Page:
Cymbella culture with colonies (660x time lapse) Cymbella colonies (1800x time lapse)


Cymbella colonies on jelly stalks


In the post on sexual reproduction, a Cymbella species (probably Cymbella cistula) was presented that dwell on mucilage stalks. Their lengths ranged from 54 µm to 120 µm. In the observations described below, their length was approximately 110 µm. These diatoms adhere to the substrate, form a stalk and then divide. In nature, these colonies are attached to aquatic plants or stones. This gives them an advantage in streaming waters. They can also be found in ponds and lakes.

Colony formation

The time-lapse video recorded with PlasDIC at the top left shows a two-week-old culture. You can easily recognize the mucilage stalks, many of which were abandoned by the diatoms. The free diatoms move between the mucilage formations until they settle and generate their own stalk.

In the video in the upper right corner you can see a young culture in phase contrast. It is recorded with a time-lapse factor of 1800. The observation time was 13.6 hours. On the right side you can see two diatoms on a stalk, both of which have almost divided and are now close to separation. These cell divisions take place simultaneously. Subsequently, diatoms become detached from the mucilage stalk. Towards the end of the video, another division occurs on the same stalk, which can be recognized because of the transparency of the diatoms.

In the lower part of the picture you can see a diatom that settles, excretes a pad of EPS and within about three hours develops a stalk on this basis. Such a stalk grows only for a few hours. The diatom probably uses its energy after the formation of the stalk primarily for division.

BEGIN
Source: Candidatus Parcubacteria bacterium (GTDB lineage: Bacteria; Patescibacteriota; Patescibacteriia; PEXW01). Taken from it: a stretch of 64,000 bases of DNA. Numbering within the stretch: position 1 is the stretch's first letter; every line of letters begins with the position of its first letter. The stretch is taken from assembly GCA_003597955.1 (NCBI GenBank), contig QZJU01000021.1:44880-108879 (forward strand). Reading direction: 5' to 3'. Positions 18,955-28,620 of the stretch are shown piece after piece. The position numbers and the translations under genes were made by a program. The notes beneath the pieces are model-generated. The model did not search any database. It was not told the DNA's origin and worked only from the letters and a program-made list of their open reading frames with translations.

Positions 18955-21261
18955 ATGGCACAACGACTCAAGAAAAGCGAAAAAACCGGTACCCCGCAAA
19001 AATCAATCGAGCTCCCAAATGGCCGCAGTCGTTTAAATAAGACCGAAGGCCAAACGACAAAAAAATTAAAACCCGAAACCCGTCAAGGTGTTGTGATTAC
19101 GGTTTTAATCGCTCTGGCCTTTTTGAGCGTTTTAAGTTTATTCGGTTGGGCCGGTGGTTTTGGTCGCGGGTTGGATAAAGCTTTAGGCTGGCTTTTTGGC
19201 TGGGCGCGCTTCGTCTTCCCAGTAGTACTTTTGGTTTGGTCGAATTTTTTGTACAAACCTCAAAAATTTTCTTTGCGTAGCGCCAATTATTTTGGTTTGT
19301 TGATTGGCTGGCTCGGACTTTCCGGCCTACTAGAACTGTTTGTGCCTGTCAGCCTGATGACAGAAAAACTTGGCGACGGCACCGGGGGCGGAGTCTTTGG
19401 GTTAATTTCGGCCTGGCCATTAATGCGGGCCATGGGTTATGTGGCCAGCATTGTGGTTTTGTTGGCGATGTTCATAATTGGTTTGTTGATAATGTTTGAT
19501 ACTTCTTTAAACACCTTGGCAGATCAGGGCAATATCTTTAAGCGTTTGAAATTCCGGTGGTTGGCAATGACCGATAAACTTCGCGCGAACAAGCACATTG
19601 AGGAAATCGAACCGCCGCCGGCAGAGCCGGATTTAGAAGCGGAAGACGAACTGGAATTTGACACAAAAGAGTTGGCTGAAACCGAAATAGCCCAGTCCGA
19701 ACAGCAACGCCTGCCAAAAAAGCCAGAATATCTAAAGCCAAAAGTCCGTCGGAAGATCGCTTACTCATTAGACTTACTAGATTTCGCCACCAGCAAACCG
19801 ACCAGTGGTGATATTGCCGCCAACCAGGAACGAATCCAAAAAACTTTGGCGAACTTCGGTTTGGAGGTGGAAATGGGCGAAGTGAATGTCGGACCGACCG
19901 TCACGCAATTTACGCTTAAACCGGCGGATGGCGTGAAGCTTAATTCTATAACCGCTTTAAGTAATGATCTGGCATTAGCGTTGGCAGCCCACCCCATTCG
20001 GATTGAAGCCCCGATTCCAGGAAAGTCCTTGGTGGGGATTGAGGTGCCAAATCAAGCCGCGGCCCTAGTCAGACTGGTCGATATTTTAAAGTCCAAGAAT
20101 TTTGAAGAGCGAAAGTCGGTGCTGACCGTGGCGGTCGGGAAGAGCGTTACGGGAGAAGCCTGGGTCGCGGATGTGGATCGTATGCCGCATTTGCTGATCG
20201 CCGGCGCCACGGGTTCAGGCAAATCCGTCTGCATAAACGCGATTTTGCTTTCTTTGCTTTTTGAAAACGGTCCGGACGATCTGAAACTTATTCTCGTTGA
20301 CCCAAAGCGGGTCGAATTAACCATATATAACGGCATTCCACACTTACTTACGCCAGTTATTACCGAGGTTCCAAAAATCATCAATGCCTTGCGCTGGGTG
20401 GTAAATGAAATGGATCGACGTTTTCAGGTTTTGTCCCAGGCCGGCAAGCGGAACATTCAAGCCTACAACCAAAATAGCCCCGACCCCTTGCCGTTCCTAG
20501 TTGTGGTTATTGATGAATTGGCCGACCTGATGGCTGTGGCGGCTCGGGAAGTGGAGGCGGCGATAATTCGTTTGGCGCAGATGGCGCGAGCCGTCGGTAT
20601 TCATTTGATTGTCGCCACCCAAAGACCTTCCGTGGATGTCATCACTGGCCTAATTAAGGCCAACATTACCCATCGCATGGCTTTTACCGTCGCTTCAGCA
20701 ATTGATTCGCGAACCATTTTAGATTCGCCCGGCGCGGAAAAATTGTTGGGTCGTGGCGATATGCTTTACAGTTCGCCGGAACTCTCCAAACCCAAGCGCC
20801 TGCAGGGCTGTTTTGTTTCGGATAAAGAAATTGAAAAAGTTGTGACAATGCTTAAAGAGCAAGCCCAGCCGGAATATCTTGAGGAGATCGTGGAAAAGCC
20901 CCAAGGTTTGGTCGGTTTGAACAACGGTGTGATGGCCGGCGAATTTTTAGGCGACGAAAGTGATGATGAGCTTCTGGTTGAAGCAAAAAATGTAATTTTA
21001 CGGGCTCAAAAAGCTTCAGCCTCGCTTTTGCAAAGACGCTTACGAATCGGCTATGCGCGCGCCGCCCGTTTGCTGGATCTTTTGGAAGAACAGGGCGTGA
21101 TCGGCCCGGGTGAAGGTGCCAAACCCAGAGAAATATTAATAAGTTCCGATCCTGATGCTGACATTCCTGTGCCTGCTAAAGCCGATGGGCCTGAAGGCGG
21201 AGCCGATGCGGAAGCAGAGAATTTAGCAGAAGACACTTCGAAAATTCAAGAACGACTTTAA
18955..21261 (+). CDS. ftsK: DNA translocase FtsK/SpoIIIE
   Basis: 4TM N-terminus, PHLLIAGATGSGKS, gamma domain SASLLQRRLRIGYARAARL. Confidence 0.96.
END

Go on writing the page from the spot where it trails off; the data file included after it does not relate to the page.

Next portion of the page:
If the diatoms lie on the substrate, it is very easy to detach from the stalk. An active raphe can exert force on contact with the mucilage stalk or other diatoms may knock against them. In the video you can see how diatoms break off from the mucilage stalk shortly after separation. Here are two scenes from the video above, but with a time lapse factor of 125:


In one case a diatom that lies on its girdle bands at the dorsal side has helped somehow. In the other case the diatom may have already been loosened by the other diatoms. It is therefore to be expected that older cultures with a high population density will be easily destroyed by freely moving diatoms.

In some cultures I have observed that after a cell division, one diatom often falls off the stalk while the other remains for a long time. I suspect that the larger cell through whose apical pores the EPS was secreted for the mucilage stalk is more firmly connected to it.

Form of colonies and spread

Cultures can develop very differently for reasons that I do not know. As you can see from the examples, there are cultures in which a diatom breaks off quickly after the division and moves away. Branching colonies do not develop. In other cultures, the diatoms remain on the stalks for a longer period of time on average, form their own stalks and divide. This creates a tree-like structure. Below you can see an example of such colonies in phase contrast (focus stacking) on the left. In the middle is an example of a colony in the DIC (again created from a stack of images), which has no branches. On the right you can see such a colony as it was drawn in the famous book "A History of Infusoria, including the Desmidiaceae and Diatomaceae" by Andrew Pritchards from 1861.